U.S. Senator Rand Paul (R-Ky.), who garnered the nation's attention with his 13-hour filibuster of CIA Director John Brennan's nomination in 2013, may hold another epic filibuster if the Senate tries to extend authorities under Section 215 of the PATRIOT Act.
Roll Call reports:
“We could do something extraordinary,” the Kentucky Republican said Thursday. In the event of an outright lapse in the authorization, Paul said, “I see no reason why we couldn’t use the Constitution for awhile.” [...] “With key so-called ‘PATRIOT Act’ provisions set to expire on May 31st, I’m leading the fight with a filibuster,” the presidential candidate said in a campaign fundraising email Friday. Supporters of the program “know if they keep this rogue spying program going, they’re going to have to railroad me in the process.”
On May 7, the Second Circuit Court of Appeals ruled that the NSA's current bulk collection program is illegal. Paul, who sued the NSA over its data collection program in 2014, praised the decision in several interviews and campaign stops."We want the Supreme Court to eventually rule on whether this is Constitutional or not," Paul said in an
interview for Breitbart News. "Our main complaint, or one of our main arguments is, the Fourth Amendment says you have to name the person who you want to get a warrant—but not naming anyone and putting “Mr. Verizon” down and saying you can get the records of millions of people, you’re not writing a specific warrant. You’re writing a generalized warrant."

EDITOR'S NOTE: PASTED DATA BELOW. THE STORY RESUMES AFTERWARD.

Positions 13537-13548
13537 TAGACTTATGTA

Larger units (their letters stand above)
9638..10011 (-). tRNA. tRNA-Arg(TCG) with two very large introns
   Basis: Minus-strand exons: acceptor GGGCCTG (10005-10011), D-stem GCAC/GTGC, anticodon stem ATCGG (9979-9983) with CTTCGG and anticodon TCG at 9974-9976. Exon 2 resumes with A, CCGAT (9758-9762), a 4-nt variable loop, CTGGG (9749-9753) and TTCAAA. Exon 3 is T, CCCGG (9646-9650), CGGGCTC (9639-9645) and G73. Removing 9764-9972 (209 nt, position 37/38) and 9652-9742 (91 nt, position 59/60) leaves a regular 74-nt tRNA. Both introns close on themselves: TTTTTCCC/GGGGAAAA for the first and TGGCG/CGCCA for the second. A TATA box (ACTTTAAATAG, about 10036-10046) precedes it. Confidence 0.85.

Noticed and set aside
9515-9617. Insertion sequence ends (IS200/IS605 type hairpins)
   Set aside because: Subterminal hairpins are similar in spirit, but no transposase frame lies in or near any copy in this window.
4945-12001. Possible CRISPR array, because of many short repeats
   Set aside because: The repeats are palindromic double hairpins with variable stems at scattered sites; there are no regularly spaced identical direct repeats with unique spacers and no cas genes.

NBCNews.com reports that Paul did not indicate whether or not he would follow through with the filibuster on NBC's Meet the Press, but the threat certainly complicates an already difficult situation for Senate Majority Leader Mitch McConnell (R-Ky.).
Roll Call further reports that McConnell and other members of the Senate leadership support full extension of Section 215. They do not want to take up the USA Freedom Act passed by the House recently, but are being pressured by Senate colleagues, the House leadership, and the White House to pass the bill before leaving for the Memorial Day break.
However, before the Senate can even take up the issue of surveillance and PATRIOT Act extension, the upper chamber has to pass trade authorization and a transportation bill -- two issues that will be hard enough to fit in a single week. The debate over trade authorization is expected to take up most -- if not all -- of the week.
Looks like lawmakers may need to cancel their Memorial Day plans.